5 under 225
Girl, Stolen. By April Henry. 2010. 224p. Holt, $16.99 (9780805090055). Gr. 7–10.
While her mother runs into a pharmacy, Cheyenne, sick with pneumonia, is resting in the backseat when the car is stolen. Suspense soars after the thief, Griffin, learns that Cheyenne is blind and that her family is wealthy. Told through alternating points of view, the teens’ constant push and pull, including an unlikely connection, drive this thriller.
If I Stay. By Gayle Forman. 2009. 208p. Penguin, $16.99 (9780525421030). Gr. 10–12.
After surviving the car crash that killed her parents and younger brother, 17-year-old Mia lies in a coma. Alternating chapters between her past and present re-create the unimaginable choice the cellist prodigy must make between dying or trying to realize her life’s goals. Readers engrossed by Mia’s story will want to continue with the sequel, Where She Went (2011).
The Knife That Killed Me. By Anthony McGowan. 2010. 224p. Random, $16.99 (9780385738224). Gr. 10–12.
Just as brutal bully Roth coerces nobody Paul into delivering a package to a rival gang leader, Paul is befriended by his high school’s outsiders. In this clever, intense portrayal of a teen struggling to fit in, Paul’s morality is tested by his role in an upcoming gang fight.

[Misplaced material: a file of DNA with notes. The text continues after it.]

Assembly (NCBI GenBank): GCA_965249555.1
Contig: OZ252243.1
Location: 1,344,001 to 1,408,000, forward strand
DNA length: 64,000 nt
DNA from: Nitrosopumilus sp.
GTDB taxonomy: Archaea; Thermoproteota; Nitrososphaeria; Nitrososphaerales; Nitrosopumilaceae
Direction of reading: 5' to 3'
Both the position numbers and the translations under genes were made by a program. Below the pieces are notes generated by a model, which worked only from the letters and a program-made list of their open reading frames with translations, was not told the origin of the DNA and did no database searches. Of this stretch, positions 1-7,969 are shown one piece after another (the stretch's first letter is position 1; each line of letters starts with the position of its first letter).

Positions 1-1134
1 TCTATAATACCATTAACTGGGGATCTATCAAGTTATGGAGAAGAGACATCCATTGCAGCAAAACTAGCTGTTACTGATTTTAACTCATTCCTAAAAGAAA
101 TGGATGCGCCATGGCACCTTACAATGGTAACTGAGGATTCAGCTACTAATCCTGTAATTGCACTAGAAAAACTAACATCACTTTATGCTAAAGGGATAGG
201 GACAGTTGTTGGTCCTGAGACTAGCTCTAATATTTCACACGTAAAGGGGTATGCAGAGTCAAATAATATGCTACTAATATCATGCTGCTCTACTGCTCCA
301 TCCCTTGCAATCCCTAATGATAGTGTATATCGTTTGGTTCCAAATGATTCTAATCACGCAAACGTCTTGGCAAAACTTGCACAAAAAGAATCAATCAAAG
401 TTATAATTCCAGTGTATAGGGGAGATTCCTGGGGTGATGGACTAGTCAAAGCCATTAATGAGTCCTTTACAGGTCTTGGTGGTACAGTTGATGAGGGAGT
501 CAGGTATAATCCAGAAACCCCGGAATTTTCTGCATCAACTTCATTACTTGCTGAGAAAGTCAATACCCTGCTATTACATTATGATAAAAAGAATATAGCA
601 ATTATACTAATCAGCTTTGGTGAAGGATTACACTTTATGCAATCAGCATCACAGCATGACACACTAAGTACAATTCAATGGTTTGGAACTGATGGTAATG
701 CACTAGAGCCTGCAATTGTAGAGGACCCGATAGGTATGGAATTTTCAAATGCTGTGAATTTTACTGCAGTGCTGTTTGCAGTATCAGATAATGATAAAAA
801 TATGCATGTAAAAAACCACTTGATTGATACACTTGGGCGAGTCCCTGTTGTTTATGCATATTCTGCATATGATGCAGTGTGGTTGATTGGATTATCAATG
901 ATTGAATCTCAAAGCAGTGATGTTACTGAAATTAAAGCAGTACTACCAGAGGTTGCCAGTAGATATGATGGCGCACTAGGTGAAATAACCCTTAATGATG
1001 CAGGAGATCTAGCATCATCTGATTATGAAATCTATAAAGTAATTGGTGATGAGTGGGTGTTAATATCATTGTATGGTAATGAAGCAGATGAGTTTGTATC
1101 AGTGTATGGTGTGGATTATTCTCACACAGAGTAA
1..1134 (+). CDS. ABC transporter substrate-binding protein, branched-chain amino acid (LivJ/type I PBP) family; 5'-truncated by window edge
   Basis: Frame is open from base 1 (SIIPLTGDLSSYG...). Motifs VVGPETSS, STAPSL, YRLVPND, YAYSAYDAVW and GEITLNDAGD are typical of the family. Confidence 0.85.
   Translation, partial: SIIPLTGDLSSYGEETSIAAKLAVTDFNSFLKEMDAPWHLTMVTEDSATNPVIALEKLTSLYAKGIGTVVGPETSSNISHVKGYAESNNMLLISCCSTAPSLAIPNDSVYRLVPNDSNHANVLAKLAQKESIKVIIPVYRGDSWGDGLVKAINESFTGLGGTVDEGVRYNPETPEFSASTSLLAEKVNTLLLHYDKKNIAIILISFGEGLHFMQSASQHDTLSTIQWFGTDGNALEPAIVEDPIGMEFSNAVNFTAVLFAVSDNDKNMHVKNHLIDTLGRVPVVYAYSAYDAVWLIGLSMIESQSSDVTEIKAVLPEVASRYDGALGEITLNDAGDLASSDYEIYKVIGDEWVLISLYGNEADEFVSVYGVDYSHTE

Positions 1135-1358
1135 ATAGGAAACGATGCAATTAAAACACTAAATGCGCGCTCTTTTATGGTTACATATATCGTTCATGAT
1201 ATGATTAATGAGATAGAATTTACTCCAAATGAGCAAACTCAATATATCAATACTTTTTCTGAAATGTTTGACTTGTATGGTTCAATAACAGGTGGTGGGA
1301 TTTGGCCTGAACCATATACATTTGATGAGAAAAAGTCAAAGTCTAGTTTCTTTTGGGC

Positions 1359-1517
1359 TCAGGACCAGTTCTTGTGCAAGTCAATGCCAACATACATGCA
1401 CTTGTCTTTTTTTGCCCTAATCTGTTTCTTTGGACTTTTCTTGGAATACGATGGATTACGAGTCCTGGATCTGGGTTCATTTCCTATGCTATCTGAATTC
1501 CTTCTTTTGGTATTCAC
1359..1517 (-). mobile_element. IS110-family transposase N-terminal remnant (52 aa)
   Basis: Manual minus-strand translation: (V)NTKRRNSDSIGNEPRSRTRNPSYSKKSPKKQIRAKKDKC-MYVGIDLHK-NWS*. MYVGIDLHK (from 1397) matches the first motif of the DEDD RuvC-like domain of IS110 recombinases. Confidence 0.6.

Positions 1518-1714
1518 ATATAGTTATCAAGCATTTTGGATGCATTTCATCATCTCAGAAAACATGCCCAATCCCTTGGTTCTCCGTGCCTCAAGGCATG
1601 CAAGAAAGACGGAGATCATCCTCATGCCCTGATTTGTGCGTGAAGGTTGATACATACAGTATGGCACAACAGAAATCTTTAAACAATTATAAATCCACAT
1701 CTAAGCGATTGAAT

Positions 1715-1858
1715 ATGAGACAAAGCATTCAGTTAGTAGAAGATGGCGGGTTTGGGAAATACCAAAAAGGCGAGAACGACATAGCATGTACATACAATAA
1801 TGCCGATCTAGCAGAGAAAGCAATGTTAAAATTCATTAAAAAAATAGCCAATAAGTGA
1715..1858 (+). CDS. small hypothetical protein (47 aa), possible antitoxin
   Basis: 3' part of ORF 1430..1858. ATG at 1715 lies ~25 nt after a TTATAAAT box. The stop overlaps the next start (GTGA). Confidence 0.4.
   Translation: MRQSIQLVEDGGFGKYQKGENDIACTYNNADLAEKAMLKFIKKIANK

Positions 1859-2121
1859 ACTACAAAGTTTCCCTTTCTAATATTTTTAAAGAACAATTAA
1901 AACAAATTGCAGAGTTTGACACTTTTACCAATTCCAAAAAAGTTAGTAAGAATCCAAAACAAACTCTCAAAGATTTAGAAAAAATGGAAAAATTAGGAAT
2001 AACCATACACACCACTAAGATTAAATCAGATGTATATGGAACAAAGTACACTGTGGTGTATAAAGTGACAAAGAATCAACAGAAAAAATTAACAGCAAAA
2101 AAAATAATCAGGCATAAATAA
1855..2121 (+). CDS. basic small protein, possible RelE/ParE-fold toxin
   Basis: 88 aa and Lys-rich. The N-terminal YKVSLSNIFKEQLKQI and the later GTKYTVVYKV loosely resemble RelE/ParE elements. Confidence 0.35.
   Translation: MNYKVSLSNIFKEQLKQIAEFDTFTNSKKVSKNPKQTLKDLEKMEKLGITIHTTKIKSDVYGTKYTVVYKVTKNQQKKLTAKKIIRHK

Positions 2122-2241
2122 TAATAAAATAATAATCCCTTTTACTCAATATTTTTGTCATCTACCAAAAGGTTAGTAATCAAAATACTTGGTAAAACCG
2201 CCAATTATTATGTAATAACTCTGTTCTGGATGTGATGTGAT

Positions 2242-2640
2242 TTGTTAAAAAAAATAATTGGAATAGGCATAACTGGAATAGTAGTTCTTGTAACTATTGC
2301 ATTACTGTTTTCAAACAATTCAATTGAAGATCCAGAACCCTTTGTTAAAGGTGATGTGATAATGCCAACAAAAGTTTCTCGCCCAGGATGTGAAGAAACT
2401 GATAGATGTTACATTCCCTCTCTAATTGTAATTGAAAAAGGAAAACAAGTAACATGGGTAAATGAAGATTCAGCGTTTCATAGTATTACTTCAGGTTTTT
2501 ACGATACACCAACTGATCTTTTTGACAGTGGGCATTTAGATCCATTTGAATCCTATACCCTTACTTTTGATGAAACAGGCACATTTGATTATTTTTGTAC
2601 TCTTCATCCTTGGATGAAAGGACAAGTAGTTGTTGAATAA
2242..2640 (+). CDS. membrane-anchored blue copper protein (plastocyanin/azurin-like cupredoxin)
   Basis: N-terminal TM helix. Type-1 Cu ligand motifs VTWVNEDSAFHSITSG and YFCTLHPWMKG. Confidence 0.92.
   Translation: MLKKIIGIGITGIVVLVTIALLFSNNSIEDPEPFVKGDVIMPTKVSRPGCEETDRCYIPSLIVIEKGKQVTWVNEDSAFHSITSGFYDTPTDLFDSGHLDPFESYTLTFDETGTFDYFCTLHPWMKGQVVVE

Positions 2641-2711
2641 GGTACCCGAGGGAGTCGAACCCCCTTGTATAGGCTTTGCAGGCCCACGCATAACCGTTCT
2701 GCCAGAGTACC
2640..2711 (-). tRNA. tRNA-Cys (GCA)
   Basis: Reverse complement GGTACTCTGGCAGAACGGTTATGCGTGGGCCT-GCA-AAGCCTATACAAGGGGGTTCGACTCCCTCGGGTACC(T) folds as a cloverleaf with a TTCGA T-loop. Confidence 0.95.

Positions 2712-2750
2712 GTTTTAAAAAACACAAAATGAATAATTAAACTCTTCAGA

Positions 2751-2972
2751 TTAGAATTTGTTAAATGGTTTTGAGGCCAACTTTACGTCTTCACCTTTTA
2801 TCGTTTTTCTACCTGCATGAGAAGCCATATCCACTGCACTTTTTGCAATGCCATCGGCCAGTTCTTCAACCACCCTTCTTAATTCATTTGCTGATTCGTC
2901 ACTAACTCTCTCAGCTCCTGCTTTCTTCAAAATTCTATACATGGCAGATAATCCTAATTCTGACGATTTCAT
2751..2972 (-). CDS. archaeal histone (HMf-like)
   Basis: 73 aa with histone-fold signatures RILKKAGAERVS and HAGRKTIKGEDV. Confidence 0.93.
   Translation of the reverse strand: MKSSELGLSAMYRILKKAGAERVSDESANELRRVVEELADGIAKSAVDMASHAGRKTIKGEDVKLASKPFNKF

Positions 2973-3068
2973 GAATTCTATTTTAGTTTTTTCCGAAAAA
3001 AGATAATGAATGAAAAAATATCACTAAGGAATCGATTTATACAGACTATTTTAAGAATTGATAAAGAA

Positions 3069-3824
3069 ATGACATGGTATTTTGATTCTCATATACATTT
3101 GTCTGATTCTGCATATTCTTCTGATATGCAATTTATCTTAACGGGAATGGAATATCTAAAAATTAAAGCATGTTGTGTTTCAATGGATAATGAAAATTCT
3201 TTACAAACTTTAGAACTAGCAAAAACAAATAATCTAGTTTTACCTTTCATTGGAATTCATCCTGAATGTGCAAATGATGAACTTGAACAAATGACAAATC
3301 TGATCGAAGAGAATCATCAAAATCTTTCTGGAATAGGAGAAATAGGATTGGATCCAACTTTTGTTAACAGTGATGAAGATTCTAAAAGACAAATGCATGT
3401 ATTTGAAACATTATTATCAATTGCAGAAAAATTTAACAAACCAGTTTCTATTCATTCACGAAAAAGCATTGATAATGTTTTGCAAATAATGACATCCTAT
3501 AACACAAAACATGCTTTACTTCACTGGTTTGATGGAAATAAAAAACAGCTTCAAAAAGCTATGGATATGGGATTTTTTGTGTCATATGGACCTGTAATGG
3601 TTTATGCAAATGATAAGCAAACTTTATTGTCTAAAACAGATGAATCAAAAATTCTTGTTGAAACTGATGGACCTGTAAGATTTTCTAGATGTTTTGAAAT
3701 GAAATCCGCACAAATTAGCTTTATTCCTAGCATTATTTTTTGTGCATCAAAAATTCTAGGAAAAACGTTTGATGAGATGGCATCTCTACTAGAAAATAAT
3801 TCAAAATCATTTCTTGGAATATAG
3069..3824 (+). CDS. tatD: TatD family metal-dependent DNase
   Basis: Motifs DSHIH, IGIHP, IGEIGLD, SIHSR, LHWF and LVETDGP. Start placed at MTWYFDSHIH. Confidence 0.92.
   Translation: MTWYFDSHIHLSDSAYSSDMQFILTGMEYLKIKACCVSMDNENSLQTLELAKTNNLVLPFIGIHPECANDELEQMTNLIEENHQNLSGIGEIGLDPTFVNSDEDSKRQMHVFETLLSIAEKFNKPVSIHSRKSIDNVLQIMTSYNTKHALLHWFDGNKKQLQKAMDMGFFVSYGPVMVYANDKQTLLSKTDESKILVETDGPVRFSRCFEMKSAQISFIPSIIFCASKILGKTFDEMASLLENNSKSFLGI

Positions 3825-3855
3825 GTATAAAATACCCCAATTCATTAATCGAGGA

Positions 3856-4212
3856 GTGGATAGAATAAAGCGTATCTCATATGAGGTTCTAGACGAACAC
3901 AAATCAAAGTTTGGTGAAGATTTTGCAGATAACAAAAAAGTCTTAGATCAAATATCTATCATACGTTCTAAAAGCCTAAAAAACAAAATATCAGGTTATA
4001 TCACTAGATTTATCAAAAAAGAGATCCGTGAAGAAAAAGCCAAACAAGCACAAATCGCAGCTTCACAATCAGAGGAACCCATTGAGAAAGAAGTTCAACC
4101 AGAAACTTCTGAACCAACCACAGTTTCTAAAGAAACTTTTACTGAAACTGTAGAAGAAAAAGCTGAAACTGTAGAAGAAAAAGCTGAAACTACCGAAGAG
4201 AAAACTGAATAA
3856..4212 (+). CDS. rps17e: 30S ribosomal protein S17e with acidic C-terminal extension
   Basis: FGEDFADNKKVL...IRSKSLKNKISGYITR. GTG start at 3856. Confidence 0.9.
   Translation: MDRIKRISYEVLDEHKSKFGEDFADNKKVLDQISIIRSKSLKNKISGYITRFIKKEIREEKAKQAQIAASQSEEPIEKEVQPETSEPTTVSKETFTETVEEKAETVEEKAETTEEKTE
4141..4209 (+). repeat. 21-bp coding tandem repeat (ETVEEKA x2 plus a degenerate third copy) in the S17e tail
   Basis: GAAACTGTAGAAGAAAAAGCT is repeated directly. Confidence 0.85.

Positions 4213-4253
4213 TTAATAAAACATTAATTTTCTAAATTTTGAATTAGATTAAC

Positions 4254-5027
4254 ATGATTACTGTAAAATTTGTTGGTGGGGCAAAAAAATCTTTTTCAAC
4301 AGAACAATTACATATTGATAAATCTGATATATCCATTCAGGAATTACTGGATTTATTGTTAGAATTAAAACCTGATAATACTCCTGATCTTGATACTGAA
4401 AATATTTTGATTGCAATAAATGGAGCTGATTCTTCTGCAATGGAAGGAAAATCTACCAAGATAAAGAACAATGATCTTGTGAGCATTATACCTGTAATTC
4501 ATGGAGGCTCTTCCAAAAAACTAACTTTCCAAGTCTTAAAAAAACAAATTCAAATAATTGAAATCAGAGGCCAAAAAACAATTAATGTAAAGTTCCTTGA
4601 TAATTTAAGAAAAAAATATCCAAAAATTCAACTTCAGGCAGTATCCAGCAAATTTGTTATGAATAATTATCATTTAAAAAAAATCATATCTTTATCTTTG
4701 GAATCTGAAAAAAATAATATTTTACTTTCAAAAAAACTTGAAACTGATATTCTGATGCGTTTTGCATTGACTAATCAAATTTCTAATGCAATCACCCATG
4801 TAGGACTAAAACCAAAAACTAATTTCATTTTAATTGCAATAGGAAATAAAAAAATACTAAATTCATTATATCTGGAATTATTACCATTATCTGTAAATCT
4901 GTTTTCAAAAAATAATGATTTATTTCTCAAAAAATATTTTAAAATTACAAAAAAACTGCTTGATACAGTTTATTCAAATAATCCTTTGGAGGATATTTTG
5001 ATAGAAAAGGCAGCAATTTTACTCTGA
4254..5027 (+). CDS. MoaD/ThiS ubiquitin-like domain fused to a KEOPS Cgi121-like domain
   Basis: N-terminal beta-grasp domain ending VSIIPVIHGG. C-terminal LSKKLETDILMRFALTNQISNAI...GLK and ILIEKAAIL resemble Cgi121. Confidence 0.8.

Story of a Girl. By Sara Zarr. 2007. 208p. Little, Brown, $16.99 (9780316014533). Gr. 10–12.
Deanna was 13 when her father caught her having sex with 17-year-old Tommy. Now, three years later, her father still refuses to look at her, and she lives with a reputation as the school slut, even though she’s never kissed another boy. Then she discovers that she and Tommy will work together during the summer. Acceptance and forgiveness slowly emerge in this thoughtful National Book Award finalist.
Wake. By Lisa McMann. 2008. 224p. Simon & Schuster, paper, $8.99 (9781416974475). Gr. 8–10.
Janie, 17, keeps getting sucked into other people’s dreams against her will. When she meets another “dream catcher,” she learns the extent of her abilities and even begins to use her skills for crime solving. After she enters the violent dreams of handsome ex-stoner Cabel, this supernatural thriller heats up. Janie’s story continues in Fade (2010) and Gone (2011).
Angela Leeper is the director of the Curriculum Materials Center at the University of Richmond.